William Lane, the son of Ebenezer Lane, was also a judge. He is buried in Oakland Cemetery as well.

Monday, June 8, 2009

Janice Brown Puckerbrush Award for Excellence

Thank you Harriet, from Genealogy Fun,for awarding the Graveyard Rabbit of Sandusky Bay blog with the Janice Brown Puckerbrush Award for Excellence!

The award was created in honor of genealogy blogger Janice Brown by Terry Thornton, author of Hill Country of Monroe County, Mississippi, who explained that "Janice told us all about the word 'puckerbrush' in an article she posted August 27, 2007 at "Cow Hampshire". Terry explained: 'On any land allowed to go fallow and left untended, a wild assortment of wild plants grow – in some areas, this wild growth results in such a thicket of plants that it is almost impossible to push your way through the growth. So it is with the growth of blogs --- so many that it is impossible to read them all. But in the puckerbrush eventually a few plants/trees become dominant and influence all who view them through the thick surrounding puckerbrush. And it is those outstanding blogs whose influence spreads beyond just the surrounding rabble of puckerbrush that I'm honoring.' Terry issued this challenge: Henceforth these awards will be called the Janice Brown Puckerbrush Blog Award for Excellence. Bloggers who receive this award are challenged to name the ten blogs which have influenced their writing the most and list them as a tribute to Janice.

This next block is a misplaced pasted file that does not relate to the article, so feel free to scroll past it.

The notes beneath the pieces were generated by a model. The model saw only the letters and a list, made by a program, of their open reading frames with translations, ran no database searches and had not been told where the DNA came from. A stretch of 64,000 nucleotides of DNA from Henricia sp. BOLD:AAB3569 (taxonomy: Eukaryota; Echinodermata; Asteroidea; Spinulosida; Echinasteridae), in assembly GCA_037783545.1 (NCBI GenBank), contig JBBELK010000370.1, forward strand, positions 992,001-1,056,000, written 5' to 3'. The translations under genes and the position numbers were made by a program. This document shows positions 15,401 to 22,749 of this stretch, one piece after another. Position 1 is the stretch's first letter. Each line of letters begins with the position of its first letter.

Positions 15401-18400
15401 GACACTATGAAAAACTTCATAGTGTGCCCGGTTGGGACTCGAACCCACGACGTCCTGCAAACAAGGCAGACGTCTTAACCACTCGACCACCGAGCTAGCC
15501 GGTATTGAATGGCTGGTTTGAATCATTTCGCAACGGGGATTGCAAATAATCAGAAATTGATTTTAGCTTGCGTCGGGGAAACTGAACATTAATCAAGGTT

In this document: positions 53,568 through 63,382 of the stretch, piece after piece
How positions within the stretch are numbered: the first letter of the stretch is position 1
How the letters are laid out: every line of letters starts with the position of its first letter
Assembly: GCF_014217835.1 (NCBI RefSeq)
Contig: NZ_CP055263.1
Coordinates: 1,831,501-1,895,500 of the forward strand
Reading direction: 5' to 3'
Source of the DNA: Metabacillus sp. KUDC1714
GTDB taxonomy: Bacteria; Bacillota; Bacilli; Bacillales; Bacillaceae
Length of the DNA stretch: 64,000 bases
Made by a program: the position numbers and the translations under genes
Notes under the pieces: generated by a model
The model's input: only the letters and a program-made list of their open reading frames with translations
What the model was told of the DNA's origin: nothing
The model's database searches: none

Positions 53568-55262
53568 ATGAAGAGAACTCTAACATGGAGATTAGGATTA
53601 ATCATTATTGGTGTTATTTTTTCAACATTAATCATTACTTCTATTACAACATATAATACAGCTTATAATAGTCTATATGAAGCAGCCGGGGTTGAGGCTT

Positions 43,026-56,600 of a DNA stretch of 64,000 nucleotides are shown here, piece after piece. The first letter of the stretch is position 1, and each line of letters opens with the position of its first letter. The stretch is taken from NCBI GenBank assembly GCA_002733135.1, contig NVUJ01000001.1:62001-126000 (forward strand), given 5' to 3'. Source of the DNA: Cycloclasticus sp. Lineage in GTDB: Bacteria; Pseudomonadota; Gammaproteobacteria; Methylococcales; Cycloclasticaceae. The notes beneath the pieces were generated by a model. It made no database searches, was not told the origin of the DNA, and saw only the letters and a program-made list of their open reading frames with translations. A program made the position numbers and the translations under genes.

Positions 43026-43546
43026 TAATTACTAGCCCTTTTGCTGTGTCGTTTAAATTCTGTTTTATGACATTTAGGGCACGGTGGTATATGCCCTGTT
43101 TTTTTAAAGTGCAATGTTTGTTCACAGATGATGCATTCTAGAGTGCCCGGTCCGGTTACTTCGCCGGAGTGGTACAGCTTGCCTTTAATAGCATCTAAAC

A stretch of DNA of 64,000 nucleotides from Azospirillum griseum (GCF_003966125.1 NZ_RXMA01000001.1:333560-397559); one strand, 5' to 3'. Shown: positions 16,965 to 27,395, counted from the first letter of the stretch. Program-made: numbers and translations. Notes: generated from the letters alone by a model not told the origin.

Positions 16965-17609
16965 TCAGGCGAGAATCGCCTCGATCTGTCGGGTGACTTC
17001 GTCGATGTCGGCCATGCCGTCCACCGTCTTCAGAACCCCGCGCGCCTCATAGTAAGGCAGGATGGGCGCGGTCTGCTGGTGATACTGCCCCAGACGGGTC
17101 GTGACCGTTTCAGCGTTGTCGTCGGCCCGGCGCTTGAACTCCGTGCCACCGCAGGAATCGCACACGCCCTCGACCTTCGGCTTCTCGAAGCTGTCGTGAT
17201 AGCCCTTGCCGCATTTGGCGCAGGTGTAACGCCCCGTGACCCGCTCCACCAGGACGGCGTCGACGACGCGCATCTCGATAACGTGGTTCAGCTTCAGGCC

Even though I am very much influenced by a large number of genealogy and graveyard blogs, the two bloggers who influenced me the most in my early days of blogging are:

The Hill Country of Monroe County, Mississippi

Terry's writing is amazing; his stories bring history to life!


Desktop Genealogist Unplugged

Another Terry also features terrific writing, and her list of links is my "go to"
list for keeping up with other blogs.

Blogs that help me to learn more about family history and graveyards are:



The Association of Graveyard Rabbits

Both blogs are gateways to many, many more blog entries related to genealogy and graveyard. My life is incredibly richer because of them!

Two blogs which exhibit outstanding creativity are:

Shades of the Departed


Destination Austin Family

A blog that always keeps me laughing with his Saturday Night Genealogy Fun is:


A blog which teaches me a lot about New York City is:

The Bowery Boys